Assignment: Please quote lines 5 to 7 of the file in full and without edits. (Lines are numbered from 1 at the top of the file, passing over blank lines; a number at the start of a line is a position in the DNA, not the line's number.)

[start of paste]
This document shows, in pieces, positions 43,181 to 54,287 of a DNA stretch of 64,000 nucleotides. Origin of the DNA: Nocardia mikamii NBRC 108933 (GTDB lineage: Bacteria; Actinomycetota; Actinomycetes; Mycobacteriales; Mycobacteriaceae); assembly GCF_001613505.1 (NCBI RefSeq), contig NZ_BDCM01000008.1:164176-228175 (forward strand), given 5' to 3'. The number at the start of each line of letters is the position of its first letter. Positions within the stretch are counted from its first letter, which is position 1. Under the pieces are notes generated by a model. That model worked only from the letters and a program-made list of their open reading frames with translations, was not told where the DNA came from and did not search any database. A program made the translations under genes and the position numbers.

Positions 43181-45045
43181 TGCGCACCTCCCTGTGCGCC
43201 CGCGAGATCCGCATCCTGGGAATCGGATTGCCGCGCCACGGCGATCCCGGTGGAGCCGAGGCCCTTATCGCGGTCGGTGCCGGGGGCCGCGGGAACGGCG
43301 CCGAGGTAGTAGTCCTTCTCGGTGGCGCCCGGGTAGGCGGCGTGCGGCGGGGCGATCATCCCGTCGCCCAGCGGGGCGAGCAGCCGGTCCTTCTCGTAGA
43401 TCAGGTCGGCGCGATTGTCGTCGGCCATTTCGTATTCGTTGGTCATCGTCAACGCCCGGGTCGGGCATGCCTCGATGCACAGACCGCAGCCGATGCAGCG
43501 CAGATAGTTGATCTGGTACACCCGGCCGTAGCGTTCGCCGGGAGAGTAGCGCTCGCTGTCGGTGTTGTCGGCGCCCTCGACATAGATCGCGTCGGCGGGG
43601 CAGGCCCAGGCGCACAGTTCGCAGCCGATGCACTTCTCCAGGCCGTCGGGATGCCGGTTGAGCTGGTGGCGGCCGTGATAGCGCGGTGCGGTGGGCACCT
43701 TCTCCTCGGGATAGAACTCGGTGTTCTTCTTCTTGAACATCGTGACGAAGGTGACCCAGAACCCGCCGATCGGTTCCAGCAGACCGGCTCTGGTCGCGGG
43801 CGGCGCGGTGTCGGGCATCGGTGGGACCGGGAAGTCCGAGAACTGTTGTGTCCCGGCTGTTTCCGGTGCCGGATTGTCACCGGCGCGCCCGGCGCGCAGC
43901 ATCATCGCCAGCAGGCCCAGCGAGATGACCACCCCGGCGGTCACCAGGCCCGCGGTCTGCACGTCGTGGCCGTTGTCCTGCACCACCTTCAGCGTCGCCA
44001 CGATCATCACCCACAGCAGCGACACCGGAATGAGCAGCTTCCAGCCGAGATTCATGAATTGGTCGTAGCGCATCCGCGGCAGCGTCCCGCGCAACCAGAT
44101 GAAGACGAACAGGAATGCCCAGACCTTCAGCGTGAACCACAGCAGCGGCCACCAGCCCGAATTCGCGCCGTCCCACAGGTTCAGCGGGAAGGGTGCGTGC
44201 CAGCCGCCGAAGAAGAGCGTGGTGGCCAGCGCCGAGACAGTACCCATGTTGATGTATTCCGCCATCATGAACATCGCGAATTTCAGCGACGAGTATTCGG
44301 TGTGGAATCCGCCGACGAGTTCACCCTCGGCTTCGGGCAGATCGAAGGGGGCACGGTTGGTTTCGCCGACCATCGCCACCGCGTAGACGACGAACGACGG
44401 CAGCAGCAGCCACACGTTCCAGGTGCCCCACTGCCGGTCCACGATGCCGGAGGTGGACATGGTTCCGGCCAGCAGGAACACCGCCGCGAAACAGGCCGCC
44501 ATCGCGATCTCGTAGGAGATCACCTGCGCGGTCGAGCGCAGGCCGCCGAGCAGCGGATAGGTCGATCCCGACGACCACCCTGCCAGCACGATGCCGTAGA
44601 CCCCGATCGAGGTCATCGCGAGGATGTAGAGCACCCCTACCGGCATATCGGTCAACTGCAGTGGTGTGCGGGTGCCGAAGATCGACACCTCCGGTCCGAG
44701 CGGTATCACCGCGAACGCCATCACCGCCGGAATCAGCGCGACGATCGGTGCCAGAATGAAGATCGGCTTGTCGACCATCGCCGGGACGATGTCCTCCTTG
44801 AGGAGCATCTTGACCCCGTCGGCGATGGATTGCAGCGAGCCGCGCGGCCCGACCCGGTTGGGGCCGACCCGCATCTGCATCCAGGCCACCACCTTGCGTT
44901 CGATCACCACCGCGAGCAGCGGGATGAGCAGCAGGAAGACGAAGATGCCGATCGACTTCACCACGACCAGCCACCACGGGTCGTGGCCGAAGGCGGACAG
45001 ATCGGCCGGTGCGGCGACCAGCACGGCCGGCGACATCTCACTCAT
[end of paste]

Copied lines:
43301 CCGAGGTAGTAGTCCTTCTCGGTGGCGCCCGGGTAGGCGGCGTGCGGCGGGGCGATCATCCCGTCGCCCAGCGGGGCGAGCAGCCGGTCCTTCTCGTAGA
43401 TCAGGTCGGCGCGATTGTCGTCGGCCATTTCGTATTCGTTGGTCATCGTCAACGCCCGGGTCGGGCATGCCTCGATGCACAGACCGCAGCCGATGCAGCG
43501 CAGATAGTTGATCTGGTACACCCGGCCGTAGCGTTCGCCGGGAGAGTAGCGCTCGCTGTCGGTGTTGTCGGCGCCCTCGACATAGATCGCGTCGGCGGGG